The Japan Rail Pass is a discount pass for travel on Japan Railways (JR) rail lines and is one of the best value deals for touring Japan. If you’re traveling to multiple regions on Japan’s main islands and you’d like to save some money, a Japan Rail pass is a must-have – it basically pays for itself if you’re making one return trip by Shinkansen bullet train from Tokyo to Kyoto.
But don’t leave home without it. The most important thing to remember about the pass is that you must buy a voucher for one overseas before arriving in Japan. While there are many regulations involving who can use the pass and how it can be used, the gist is this: it’s available to tourists visiting Japan with a “temporary visitor” stamp in their passports and can be used for free travel on nearly all trains in the JR system. It can also be used on some JR buses and the JR West-run ferry to Miyajima Island off Hiroshima.
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Getting a Japan Rail Pass
To get a Japan Rail Pass, you have to follow these steps:
- Buy a Japan Rail Pass voucher (also known as an exchange order) before coming to Japan at a designated travel agent or other company. These include JTB, Nippon Travel Agency, and other travel firms (it varies by country and region).
- Get a “temporary visitor” stamp in your passport at the immigration counter when you enter Japan.
- Hand in your voucher in return for a pass at a Japan Rail Pass office at JR hubs. You’ll be asked to show your passport as well.
Japan Rail Pass – Price and Types
The Japan Rail Pass comes in two types – Green (for luxurious Green cars) and Ordinary.
They are available with validity periods of 7 days, 14 days and 21 days, calculated from the day the voucher is exchanged for the pass.
When deciding whether it’s worthwhile to purchase a Japan Rail Pass, consider that an adult-fare return trip from Tokyo to Kyoto on the Tokaido Shinkansen bullet train – one of the most popular journeys for tourists visiting Japan – is 26,160 yen. A one-week adult Ordinary Japan Rail Pass is 29,110 yen, less than 3,000 yen more, and it gives you the opportunity to travel anywhere on railways operated by the six regional JR companies. So, for instance, you could take a bullet train to Kyoto, then another to Hiroshima, perhaps stopping for side trips to see the temples of Nara or Himeiji Castle, and then return to Tokyo without paying anything extra.
It’s worth remembering that when riding the Tokaido Shinkansen bullet train from Tokyo toward Kyoto and Osaka, Japan Rail Pass holders cannot use the fastest trains, known as Nozomi services. However, they can use the Hikari and Kodama services, which are slower than Nozomi because they stop at more stations. Nozomi trains take 2 hours and 25 minutes to go from Tokyo to Osaka, while Hikari trans take roughly 3 hours and Kodama trains take about 3 hours, 50 minutes.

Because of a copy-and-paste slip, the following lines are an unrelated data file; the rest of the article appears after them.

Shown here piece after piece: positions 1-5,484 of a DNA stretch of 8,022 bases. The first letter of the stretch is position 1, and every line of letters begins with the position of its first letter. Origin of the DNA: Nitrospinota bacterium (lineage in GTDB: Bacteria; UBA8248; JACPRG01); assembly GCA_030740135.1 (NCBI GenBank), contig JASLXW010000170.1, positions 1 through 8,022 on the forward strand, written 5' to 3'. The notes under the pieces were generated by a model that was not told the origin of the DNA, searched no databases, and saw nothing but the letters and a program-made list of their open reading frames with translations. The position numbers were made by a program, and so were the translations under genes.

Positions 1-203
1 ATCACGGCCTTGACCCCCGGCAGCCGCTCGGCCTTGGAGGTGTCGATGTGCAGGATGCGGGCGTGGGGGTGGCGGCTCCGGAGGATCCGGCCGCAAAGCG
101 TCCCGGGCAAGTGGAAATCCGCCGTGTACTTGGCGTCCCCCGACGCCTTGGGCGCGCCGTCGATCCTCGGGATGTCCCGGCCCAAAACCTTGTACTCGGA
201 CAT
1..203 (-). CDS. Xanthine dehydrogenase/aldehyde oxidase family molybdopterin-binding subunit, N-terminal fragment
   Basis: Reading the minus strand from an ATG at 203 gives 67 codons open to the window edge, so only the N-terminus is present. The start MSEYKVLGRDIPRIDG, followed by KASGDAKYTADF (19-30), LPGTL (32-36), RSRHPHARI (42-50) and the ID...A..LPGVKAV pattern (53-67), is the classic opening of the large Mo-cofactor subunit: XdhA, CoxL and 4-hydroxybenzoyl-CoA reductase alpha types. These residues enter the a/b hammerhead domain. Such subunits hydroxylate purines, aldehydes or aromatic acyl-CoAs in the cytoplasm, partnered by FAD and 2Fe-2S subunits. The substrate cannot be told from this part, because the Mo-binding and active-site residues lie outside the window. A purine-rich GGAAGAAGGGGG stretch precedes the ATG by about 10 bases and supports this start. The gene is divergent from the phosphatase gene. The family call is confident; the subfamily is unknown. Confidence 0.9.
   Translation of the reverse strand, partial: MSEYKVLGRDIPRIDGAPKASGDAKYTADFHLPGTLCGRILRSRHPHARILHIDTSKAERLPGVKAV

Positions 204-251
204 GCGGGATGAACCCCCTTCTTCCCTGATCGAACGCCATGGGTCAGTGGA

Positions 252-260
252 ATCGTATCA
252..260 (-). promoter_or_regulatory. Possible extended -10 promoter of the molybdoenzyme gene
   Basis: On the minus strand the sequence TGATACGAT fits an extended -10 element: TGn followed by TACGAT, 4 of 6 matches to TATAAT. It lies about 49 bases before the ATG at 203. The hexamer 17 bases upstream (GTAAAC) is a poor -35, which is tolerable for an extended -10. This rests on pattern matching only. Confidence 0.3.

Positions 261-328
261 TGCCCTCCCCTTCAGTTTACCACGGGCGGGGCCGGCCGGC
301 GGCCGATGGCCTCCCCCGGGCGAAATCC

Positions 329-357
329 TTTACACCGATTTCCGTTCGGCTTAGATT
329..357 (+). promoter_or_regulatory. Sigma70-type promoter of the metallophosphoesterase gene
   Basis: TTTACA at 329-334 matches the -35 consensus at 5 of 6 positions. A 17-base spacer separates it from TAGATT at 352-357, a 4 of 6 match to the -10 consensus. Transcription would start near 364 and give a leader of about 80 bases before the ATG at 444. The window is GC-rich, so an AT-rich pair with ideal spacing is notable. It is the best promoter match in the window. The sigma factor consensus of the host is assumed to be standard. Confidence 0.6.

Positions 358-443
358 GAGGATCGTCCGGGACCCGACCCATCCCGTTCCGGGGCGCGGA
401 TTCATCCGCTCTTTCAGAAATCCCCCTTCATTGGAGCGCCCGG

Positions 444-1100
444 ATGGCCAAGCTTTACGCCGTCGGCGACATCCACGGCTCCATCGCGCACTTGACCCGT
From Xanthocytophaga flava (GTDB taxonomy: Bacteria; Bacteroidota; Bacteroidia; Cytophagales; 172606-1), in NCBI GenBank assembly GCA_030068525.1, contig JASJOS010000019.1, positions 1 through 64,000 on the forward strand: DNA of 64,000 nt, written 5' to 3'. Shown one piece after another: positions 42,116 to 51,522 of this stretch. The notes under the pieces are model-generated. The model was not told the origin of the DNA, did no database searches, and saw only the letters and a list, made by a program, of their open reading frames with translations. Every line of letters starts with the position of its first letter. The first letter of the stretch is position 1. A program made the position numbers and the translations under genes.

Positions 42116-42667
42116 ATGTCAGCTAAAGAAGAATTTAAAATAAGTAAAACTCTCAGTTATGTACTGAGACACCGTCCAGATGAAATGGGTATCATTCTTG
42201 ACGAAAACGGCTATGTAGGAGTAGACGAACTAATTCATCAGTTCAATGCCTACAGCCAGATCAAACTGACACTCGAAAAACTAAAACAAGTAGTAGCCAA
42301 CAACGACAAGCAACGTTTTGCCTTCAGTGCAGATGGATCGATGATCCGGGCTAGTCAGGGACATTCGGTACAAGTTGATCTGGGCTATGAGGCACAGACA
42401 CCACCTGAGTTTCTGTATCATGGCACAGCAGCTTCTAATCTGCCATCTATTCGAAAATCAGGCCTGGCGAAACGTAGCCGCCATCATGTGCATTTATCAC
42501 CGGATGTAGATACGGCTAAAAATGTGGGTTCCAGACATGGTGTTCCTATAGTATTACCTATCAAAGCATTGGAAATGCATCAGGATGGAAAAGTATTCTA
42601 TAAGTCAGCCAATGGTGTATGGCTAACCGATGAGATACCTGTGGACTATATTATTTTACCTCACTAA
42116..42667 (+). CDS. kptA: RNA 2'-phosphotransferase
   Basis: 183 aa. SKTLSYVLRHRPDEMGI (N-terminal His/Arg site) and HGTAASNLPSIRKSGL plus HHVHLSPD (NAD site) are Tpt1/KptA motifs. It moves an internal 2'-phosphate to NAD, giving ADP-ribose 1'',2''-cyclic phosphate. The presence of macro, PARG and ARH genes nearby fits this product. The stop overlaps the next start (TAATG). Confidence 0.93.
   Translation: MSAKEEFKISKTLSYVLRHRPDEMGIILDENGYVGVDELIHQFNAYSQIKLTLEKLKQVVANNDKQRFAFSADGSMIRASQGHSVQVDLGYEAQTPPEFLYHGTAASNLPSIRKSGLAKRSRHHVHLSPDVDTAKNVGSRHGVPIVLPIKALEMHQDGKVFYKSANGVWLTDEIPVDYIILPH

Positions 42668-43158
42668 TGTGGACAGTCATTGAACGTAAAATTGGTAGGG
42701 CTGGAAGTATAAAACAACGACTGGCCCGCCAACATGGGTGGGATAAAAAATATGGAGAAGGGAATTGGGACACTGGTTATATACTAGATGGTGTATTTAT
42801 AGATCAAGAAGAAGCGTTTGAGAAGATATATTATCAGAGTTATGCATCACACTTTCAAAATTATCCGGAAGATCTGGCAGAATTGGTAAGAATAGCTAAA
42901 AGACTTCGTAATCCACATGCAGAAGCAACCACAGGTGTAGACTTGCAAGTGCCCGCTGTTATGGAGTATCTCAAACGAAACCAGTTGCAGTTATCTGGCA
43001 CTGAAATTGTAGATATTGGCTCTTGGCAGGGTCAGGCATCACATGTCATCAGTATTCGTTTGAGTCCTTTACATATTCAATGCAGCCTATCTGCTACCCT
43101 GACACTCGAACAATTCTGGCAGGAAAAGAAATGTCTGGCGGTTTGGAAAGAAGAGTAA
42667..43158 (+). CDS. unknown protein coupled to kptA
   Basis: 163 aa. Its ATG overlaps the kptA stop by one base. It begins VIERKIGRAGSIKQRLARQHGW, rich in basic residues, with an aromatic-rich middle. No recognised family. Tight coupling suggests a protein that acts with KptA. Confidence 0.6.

Some Nozomi trains continue past Shin-Osaka Station onto the Sanyo Shinkansen line to Hakata Station in Fukuoka City. These are also off-limits to Japan Rail Pass holders without extra cost, but they can use the Hikari, Kodama or Sakura services (the latter begin at Shin-Osaka) on the Sanyo bullet train line.
Mizuho services on the Kyushu Shinkansen bullet train also cost extra for Japan Rail Pass holders but Tsubame bullet trains are free.
Users who want to ride in Gran Class cars on the Tohoku and Hokuriku Shinkansen bullet trains must also pay the limited express charge and the Gran Class surcharge.
Nationwide Japan Rail Pass is valid for travel on the new Hokkaido Shinkansen all the way from Tokyo to Shin-Hakodate Hokuto.
Japan Rail Pass is valid on all Shinkansen lines (with the exception of Nozomi and Mizuho services):
- Tokaido Shinkansen (Tokyo – Shin-Osaka)
- Sanyo Shinkansen (Shin-Osaka – Hakata)
- Tohoku Shinkansen (Tokyo – Shin-Aomori)
- Akita Shinkansen (Morioka – Akita)
- Joetsu Shinkansen (Omiya – Niigata)
- Hokuriku Shinkansen (Takasaki – Kanazawa)
- Kyushu Shinkansen (Hakata – Kagoshima-Chuo)
- Hokkaido Shinkansen (Shin-Aomori – Shin-Hakodate-Hokuto)
Japan Rail Pass Value Calculator
Introducing Japan Rail Pass Value Calculator. Add the locations on your trip to find out if getting a JR Pass is worth it. This tool will also recommend regional passes that will cover all or part of your trip.
Using the Japan Rail Pass
To use your Japan Rail Pass, simply present it to JR staff at ticket gates and to conductors aboard trains when asked. You may be asked to show your passport as well.
Shinkansen bullet trains have both cars with reserved and non-reserved seats. You can always try to get an unreserved seat when traveling with your Japan Rail Pass. But if you’re traveling during a long weekend or a holiday period (such as New Year’s around December 28 to January 6, Golden Week around April 27 to May 6, Obon around August 11 to 20, and Silver Week in September), you should consider reserving a seat as trains can get very crowded, sometimes with standing-room only in the aisles and between carriages.
Japan Rail Pass holders can reserve seats for free at ticket offices (Midori-no-madoguchi) in train stations. Note that some train services, such as the Narita Express (N’EX), are all reserved seats.
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Using Japan Rail Pass in Tokyo
Japan Rail Pass can be used on all JR lines in Tokyo, including Yamanote Line, Narita Express (N’EX), and Tokyo Monarail to Haneda Airport. Show your pass to JR staff at ticket gates, do not go through an automatic gate. Here is a full map of all JR lines in Tokyo area.
Japan Rail Pass cannot be used on other (non-JR, Odakyu, Keio, Toei) train lines or subways in Tokyo area.
Article by Tim Hornyak. All rights reserved.